Finally, we'll tackle more substantial project work and learn how to deal with legacy codebases and open-source projects. We'll also do some topical deep dives and cover areas specifically intended to help you when you're looking for jobs. Most of the back end of the curriculum is still under construction, so let us know if you'd like to help!
Why not? There are dozens of possible frameworks and technology stacks out there to choose from and, frankly, they do pretty much the same things. Rails is attractive because it's a relatively straightforward and very well documented framework that's used by tons of great startups and tech companies today and it has a very strong community of developers and students who support it.
Rails lets you put up a functioning website in hours not days or weeks. The "in" tech will probably be something completely different in a few years, but Rails presents a great platform on which to build the skills you need to carry you to that next phase.
Odin is a figure from Norse mythology, the allfather of the gods. He is portrayed as powerful and fickle (as they often are) but also wise and cunning. His search for knowledge is a thing of legends -- he gave his eye for the wisdom of ages and hung from the world tree, pierced by his own spear, for nine days and nights to gain the knowledge of runes.
Learning development is not an easy task and the tools laid out here are merely the path; you must walk it yourself. Should you possess a thirst for knowledge and persistence of spirit akin to that storied in Odin's mythos, you will find success on your journey.
You don't have to! Just dive right in, the content is free and available. It'd be best if you started from the beginning and went through in order, but everyone's goals are different so we made the full curriculum available if you want to cherry-pick lessons or projects. That's not to say we will never have any sort of signup program (though if we do the core content here will remain free). But right now what you see is what you get. If you'd like to participate with a group of fellow students, check out (or start!) one of our Study Groups.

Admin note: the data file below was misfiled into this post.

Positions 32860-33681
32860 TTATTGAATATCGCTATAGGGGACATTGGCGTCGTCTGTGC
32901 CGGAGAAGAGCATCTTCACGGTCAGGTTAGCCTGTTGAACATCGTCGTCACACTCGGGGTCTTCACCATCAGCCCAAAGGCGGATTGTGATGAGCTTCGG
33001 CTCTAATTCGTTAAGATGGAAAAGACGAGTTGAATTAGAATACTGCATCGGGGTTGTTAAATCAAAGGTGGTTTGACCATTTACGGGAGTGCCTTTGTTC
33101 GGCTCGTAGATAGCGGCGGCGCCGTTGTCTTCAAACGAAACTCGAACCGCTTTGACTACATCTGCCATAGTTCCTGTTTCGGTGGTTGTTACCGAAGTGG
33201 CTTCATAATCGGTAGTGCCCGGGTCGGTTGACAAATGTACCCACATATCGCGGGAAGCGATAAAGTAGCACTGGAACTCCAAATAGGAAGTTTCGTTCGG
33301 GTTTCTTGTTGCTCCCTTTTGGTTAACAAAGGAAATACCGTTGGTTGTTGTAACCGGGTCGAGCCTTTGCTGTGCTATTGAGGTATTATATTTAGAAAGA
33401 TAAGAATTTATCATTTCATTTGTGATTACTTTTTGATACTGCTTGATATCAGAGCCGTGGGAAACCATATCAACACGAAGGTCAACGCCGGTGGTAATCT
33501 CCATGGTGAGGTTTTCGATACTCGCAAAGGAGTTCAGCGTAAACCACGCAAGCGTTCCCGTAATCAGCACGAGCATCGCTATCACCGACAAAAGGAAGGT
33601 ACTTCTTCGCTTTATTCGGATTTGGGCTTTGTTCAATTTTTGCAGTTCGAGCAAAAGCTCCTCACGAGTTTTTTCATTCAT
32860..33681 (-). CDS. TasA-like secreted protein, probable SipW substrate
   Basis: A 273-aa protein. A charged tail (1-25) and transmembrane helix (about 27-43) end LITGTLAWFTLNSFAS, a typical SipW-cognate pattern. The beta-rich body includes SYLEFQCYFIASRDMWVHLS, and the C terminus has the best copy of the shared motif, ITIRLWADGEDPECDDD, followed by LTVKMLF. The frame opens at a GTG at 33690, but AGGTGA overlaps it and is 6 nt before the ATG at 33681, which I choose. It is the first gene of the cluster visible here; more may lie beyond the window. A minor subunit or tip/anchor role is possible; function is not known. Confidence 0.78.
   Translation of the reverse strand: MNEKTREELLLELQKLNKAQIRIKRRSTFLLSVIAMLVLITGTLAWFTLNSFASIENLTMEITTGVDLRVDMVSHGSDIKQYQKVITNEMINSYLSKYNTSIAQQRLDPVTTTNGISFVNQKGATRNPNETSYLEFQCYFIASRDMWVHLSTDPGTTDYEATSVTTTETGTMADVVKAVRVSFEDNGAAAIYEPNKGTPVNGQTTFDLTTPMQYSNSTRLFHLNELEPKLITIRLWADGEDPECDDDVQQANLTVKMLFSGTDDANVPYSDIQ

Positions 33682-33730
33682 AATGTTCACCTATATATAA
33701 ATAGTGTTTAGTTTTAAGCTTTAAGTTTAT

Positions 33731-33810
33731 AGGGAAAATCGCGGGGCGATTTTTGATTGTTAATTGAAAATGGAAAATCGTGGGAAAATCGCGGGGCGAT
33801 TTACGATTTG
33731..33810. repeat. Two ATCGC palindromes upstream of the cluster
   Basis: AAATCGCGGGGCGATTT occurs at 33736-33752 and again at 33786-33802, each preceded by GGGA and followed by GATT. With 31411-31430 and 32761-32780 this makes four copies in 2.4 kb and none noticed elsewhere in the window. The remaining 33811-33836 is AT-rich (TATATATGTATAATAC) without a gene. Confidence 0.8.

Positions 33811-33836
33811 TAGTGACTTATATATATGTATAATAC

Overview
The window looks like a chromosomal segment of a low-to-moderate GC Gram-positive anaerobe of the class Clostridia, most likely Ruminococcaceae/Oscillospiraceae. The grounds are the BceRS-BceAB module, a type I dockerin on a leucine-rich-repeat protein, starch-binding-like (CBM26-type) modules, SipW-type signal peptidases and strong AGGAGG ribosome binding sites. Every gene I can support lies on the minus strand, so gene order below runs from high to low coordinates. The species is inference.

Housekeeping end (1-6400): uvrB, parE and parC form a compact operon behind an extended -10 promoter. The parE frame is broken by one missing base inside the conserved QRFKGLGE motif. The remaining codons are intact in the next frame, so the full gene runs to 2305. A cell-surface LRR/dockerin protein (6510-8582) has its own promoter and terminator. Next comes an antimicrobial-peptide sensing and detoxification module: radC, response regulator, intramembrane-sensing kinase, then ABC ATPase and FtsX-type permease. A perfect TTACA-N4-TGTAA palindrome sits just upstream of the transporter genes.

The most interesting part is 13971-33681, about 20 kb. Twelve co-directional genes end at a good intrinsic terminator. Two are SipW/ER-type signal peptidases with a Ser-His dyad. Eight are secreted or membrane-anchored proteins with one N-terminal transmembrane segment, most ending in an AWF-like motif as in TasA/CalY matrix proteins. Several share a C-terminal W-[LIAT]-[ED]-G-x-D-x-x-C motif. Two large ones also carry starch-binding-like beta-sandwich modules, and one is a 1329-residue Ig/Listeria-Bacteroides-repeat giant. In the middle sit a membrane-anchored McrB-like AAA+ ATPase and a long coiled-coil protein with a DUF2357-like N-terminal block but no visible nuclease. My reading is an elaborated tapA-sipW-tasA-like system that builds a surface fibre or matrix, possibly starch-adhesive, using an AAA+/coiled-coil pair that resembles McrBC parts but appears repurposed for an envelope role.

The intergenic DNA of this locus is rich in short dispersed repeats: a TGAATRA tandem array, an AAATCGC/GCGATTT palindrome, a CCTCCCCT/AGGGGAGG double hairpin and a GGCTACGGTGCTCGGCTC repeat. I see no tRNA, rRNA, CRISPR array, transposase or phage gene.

Goodwill and infinite patience. Seriously, if you want to help, please reach out.
Down the road, we want to keep our business model totally aligned with the ideal of educating lots of students very well. Core content will always be free, but we'd also like to give students who want more structure and help on their journeys access to those services, which would be at a premium.
For a more detailed look at our business model, please watch this video.
This project is in two pieces -- the Curriculum and the Main Website which pulls it in. The Main Website is a fully open-source project under an MIT license, so you can use any code you see there for whatever you want. The Curriculum is currently licensed under a Creative Commons license that restricts it to noncommercial use without prior authorization.
That means you can use it to teach at your club, at your meetup, or with your friends. In fact, we'd love it if you did that (and told us how it went!). But you can't go out and use it to start a bootcamp without having a conversation first. We're friendly and believe in widespread education -- reach out with any questions to firstname.lastname@example.org.
If you have questions about The Odin Project itself, check out our Contact Page.